managing personal finance

Last Sunday in our Lancaster Gate community church we looked at our personal finances and how we manage them. The more we recognise that God does not want us to divorce all our possessions (our stuff) and money from our relationship with Him, the more we will be able to bond. Our faith will become more ‘tangible’.

“For where your treasure is, there your heart will be also.”
(Matthew 6:21)

This is a huge principle. This is not an indictment, or a judgement. This is just a self evident truth. When people invest their money into something a bit of their heart goes to that thing. It commands their attention. Where we send our money our attention follows.

When people buy shares in a company. Even they don’t know so much about all the internal workings of the business, their eyes go to the little abbreviation which symbolises the company in the financial pages.

(the sound is fine on the video…BUT at the start of the message the radio mic is on mute for a few minutes… sound starts again at 9mins 16secs in.)

God is not interested in getting our money, but he is interested in capturing our hearts and our hearts are connected to our personal finances. I think we sometimes some of us try to pretend otherwise out of a false belief that money is ‘not of God.’

—Tithing is a spiritual law given by God to humankind to assist people in finding abundance, fulfillment, and gratitude in their everyday lives.

The law of tithing is to give 10 percent of one’s increase back to God, with God represented on the physical level by the source of one’s spiritual teachings — often a church, synagogue, mosque, or a spiritual teacher.

—When a person tithes, the universe that works under the spiritual law of tithing says, “If you have that much to give, that means you are open to receive more.”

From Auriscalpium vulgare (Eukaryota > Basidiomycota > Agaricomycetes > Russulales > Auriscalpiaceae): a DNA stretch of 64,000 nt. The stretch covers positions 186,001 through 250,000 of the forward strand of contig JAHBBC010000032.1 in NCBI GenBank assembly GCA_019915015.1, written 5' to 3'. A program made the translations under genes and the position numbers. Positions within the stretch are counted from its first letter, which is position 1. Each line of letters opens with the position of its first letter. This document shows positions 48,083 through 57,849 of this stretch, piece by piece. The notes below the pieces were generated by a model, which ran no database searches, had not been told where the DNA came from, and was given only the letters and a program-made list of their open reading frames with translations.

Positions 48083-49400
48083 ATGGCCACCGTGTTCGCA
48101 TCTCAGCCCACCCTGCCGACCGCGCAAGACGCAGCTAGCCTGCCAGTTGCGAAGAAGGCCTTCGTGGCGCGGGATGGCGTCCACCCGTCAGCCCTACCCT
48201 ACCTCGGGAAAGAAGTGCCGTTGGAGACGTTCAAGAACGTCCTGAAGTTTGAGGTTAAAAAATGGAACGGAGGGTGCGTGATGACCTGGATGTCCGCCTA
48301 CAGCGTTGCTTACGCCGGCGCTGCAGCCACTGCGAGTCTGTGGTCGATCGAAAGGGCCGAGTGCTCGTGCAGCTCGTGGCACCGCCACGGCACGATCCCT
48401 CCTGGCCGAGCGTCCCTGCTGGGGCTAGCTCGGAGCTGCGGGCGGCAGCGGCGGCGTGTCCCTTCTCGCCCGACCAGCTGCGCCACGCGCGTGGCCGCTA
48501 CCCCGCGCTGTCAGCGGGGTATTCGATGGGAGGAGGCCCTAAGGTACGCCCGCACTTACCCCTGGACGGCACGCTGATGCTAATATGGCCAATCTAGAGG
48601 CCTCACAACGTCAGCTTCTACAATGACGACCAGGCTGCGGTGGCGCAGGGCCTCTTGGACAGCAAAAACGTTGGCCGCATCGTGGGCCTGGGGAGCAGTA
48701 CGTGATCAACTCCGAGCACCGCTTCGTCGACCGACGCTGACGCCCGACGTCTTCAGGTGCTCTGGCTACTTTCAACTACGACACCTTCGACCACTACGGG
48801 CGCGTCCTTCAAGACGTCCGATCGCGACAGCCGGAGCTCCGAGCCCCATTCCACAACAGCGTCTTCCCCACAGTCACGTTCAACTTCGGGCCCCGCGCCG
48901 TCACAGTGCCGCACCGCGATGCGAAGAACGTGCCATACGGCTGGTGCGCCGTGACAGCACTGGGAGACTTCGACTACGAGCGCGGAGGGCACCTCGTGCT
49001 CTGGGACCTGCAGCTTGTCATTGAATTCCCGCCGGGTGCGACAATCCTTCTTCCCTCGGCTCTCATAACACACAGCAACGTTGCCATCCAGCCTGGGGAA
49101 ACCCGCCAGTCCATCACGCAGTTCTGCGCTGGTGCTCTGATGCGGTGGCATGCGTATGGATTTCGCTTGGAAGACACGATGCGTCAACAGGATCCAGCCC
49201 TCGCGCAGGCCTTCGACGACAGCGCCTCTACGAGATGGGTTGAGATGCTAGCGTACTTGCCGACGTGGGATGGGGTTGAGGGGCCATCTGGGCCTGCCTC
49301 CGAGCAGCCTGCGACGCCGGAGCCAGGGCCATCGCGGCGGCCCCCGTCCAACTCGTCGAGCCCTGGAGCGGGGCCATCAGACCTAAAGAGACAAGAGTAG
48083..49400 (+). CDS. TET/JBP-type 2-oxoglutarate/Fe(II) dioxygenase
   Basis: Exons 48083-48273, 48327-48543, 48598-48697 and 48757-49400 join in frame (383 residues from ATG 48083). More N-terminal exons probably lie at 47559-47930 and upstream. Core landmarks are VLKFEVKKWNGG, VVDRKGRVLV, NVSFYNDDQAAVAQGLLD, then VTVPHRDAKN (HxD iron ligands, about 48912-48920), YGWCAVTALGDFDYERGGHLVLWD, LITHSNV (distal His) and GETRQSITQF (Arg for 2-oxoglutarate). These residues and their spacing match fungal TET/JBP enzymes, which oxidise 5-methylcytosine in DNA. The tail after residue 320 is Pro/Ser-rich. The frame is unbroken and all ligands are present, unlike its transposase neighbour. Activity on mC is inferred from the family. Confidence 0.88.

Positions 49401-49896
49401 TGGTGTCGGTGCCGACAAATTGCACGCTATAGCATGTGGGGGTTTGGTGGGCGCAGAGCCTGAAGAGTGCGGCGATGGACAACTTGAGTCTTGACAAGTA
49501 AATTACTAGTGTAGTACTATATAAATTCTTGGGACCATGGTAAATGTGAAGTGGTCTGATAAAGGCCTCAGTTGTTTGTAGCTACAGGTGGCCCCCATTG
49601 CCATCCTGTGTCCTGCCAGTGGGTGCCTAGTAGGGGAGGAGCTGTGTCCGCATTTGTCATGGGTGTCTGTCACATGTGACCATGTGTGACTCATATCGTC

—To be rich towards God is to give ‘our extra’ what we don’t need to those who are in need. — —Use your stuff as a tool to allow you to join in achieving a vision that is greater than your own comfort. The decision on how much EXTRA we have is always going to be down to us, and our conscience. When you see someone with just the shirt on their back and their hand stretched out in need, something tells you that you’ve got some blessings to share.

You have a little time, a little window of opportunity while you are here, so…

Turn your temporary worldly wealth into eternal wealth.

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About simoncooper

working at 43LG church community in West London

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4 Responses to managing personal finance

  1. Mitty Tohma May 2, 2010 at 5:23 pm #

    Thanks Simon, it’s a tough one to master… its the ‘mind over matter’, we can see this clearly through our True Father’s lifestyle…

    “I know how to live on almost nothing or with everything. I have learned the secret of contentment in every situation, whether it be a full stomach or hunger, plenty or want; for I can do everything God asks me to with the help of Christ who gives me the strength and power.” Philippians 4:12-13

  2. Thea Künzig May 2, 2010 at 6:01 pm #

    Dear Simon, why did you turn the Mic away? Couldn’t hear any of your sermon… 🙁

  3. Russell Earl Kelly May 3, 2010 at 3:26 am #

    There are no New Covenant post Calvary tithing principles. And gospel workers are allowed to own property contrary to Numbers 18.

    True HOLY biblical tithes were always only food from inside God’s holy land of Israel which God had miraculously increased. Though money was essential for sanctuary worship, money was not a tithe-able item. Jesus, Peter and Paul did not tithe.

    NT post Calvary giving for the Church is primarily sacrificial. For many that means more than ten per cent; others are sacrificially giving even though less.

  4. Profile photo of Matthew Huish
    Matthew Huish May 3, 2010 at 7:55 pm #

    In response to Russell’s comment, I think Numbers 18 is a rather refreshing.

    God elected the Levites to be the priestly class, and as such gave them certain privileges, but only on certain conditions. It was a rather wise move, if you ask me: The job of the priests is to serve as the mediators between God and man, helping elevate the spirituality of the ordinary folk. If they do their job well, the people will tithe and the Levites will be taken care of; if they fail in their spiritual ministry, their welfare is at jeopardy.

    The Levites should be monastic, sacrificing worldly possesions for the sake of their spiritual ministry, but if they do their job well, they will be rewarded with financial security and even abundance. I think this can be encouraging for our church leaders; if they forsake material wealth now for the sake of their mission, they will be later rewarded for their ministerial success.

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